A motherboard maker has added support for AMD’s yet-to-be-announced Ryzen 9 3900 CPU. The product will be one of the industry’s first 12-core CPU featuring a mainstream TDP of 65 W. In addition, the same manufacturer revealed that there is a Pro version of the said CPU incoming.

Biostar’s X470NH motherboard recently gained support for AMD’s yet-to-be-announced Ryzen 9 3900 CPU with a 65 W TDP, which may indicate that the launch of the unit is imminent. This is not the first time an unannounced CPU has been listed in a CPU validation list. As a second source, the processor was listed in Eurasian Economic Union’s index of crypto-capable devices as a ‘twelve-core microprocessor’.

AMD Ryzen 3000 9 Series CPUs
AnandTech Cores
Threads
Base
Freq
Boost
Freq
L2
Cache
L3
Cache
PCIe
4.0
TDP Launch Date Price
(SEP)
Ryzen 9 3950X 16C 32T 3.5 4.7 8 MB 64 MB 16+4+4 105W Nov. 2019 $749
Ryzen 9 3900X 12C 24T 3.8 4.6 6 MB 64 MB 16+4+4 105W July 2019 $499
Ryzen 9 3900 12C 24T 3.1 4.2? 6 MB 64 MB 16+4+4 65W ? ?

Based on the information provided by the sources, AMD’s Ryzen 9 3900 is a 12-core CPU with SMT that operates at 3.1 GHz default frequency (and presumably featuring a 4.2 GHz maximum turbo frequency from a 3DMark listing) and a 65 W TDP. The relatively low thermal envelope makes the Ryzen 9 3900 compatible with mainstream motherboards and cooling systems and enables PC makers to build relatively small computers featuring a 12-core processor. Meanwhile, the Ryzen 9 Pro 3900 adds various security technologies, enterprise management, and reliability enhancements for business and corporate computers.

It is unclear when exactly AMD plans to introduce its 12-core Ryzen 9 3900 and Ryzen 9 Pro 3900 processors and how much will they cost, yet it is reasonable to think that both products will be available in the near future.

Related Reading:

Sources: Biostar (via momomo_us/Twitter), EAUnion.org (via Planet3DNow)

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  • Alexvrb - Saturday, September 28, 2019 - link

    With that being said, the performance hit varies a great deal by load. Typical desktop usage even worst case is probably 5-10% on average. Less for newer architectures.

    However, storage benchmarks are going to show a different story. Any heavy storage workload suffers quite a bit - don't measure FPS, measure loading time on a game that is notorious for disk thrashing. First loading up a No Man's Sky save when you last parked yourself in a complex base, for example.
    Reply
  • Reflex - Saturday, September 28, 2019 - link

    The storage story has been improving as well, its a moving target and for typical users its negligible.

    To be clear, I am fine with talking about these issues. My issue comes with exaggeration. That helps nobody at all aside from fanboys trying to make their holy wars seem more valid. Nobody at home is seeing a 50% perf drop, even on an old architecture with all mitigations. No home users is seeing even a 20% drop for any typical task.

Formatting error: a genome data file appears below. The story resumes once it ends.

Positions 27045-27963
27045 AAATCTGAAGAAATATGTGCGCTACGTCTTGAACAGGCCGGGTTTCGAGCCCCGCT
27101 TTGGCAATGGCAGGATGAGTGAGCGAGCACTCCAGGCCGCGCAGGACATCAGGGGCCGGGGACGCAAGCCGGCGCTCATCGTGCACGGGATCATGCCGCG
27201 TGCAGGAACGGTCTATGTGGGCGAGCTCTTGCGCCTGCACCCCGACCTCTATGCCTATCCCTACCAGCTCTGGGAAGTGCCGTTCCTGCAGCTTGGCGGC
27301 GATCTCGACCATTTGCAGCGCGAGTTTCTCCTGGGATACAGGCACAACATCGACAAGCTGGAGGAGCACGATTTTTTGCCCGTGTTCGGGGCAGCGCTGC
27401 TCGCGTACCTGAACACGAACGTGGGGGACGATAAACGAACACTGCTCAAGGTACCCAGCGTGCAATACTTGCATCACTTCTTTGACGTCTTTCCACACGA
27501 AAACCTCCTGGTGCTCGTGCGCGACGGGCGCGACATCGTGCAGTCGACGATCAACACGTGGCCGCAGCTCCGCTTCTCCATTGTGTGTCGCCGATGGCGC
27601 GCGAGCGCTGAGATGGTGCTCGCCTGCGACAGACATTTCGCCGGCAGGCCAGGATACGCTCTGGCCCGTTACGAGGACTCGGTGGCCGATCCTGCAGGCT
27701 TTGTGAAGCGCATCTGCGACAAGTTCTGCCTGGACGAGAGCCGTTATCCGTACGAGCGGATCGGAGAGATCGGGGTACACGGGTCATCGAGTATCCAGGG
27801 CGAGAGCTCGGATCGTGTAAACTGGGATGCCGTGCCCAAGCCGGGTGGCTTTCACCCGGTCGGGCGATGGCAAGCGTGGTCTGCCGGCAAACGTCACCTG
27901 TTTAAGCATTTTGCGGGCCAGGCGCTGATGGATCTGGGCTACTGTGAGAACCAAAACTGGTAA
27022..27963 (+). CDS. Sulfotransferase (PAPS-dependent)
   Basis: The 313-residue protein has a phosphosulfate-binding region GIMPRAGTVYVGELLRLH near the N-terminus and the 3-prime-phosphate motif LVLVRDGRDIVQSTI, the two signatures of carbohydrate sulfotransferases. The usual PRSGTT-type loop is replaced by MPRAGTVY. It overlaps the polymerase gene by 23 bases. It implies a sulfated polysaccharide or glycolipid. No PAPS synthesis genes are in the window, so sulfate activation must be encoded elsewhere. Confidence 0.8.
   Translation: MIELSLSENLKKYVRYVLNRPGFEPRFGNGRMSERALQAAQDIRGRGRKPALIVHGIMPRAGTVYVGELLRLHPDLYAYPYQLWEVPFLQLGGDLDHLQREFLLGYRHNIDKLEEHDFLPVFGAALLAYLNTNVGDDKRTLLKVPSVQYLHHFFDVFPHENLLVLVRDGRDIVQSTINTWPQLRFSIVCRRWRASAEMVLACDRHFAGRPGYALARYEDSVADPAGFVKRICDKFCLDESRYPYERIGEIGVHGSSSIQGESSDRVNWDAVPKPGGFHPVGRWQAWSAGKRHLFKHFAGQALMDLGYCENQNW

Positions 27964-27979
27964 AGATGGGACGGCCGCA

The real issue from my perspective is less about hypothetical perf drops and more about how these issues will impact security down the road, as well as what other devices have unknown side channel attacks. I know it has been demonstrated on some network interfaces, for instance.
    Reply
  • MDD1963 - Friday, September 27, 2019 - link

    We don't need to experience the performance hits to simply quote (spew) the 'sky is falling' statistics with all the worst case scenarios we read on 'the internet', but, instead simply treat them as gospel, even for still 'hypothetical' exploits. To quote Dick Jones..."Who cares if it works!" Reply
  • rahvin - Friday, September 27, 2019 - link

    Timing attacks (disovered in 2010 IIRC) were only hypothetical until Spectre was demonstrated. There is working exploit code for each Spectre Variants, that's demonstrated not hypothetical.

    I don't know if these exploits have been found being used in the wild yet, but with demonstrated exploit code it's simply a matter of time until these exploits make it into the active exploits.
    Reply
  • svan1971 - Thursday, September 26, 2019 - link

    Great, I hear the 3900x will be available also, only 3 months after it was released. Reply
  • Gothmoth - Thursday, September 26, 2019 - link

    better late than intel.

    i hear their 10nm process is finally coming into gear after what 3-4 years?

    what is 3 month compared to that. and amazon has the 3900x here.. onyl 12 but it is available.
    Reply
  • AshlayW - Thursday, September 26, 2019 - link

    +1 you nailed it with this comment. Reply
  • Slash3 - Thursday, September 26, 2019 - link

    Unfortunately Amazon in the US hasn't had the 3900X in stock (vs preorder) since August 16th.

    https://www.nowinstock.net/full_historydetails/112...
    Reply
  • Korguz - Thursday, September 26, 2019 - link

    a local store i go to, has 20 3900x's in stock :-) like i tried to explain to some one else who said the 3900X isnt available, there ARE other stores OTHER then new egg and amazon. Reply
  • rahvin - Thursday, September 26, 2019 - link

    That's not true, I saw it available for an hour or so a couple weeks ago, around the first week of September. That website's not doing a very good job monitoring. It comes in stock every so often and then is sold out again within an hours of being made available at the MSRP.

    I think anytime is becomes available bots buy up the stock and relist it at higher prices.
    Reply

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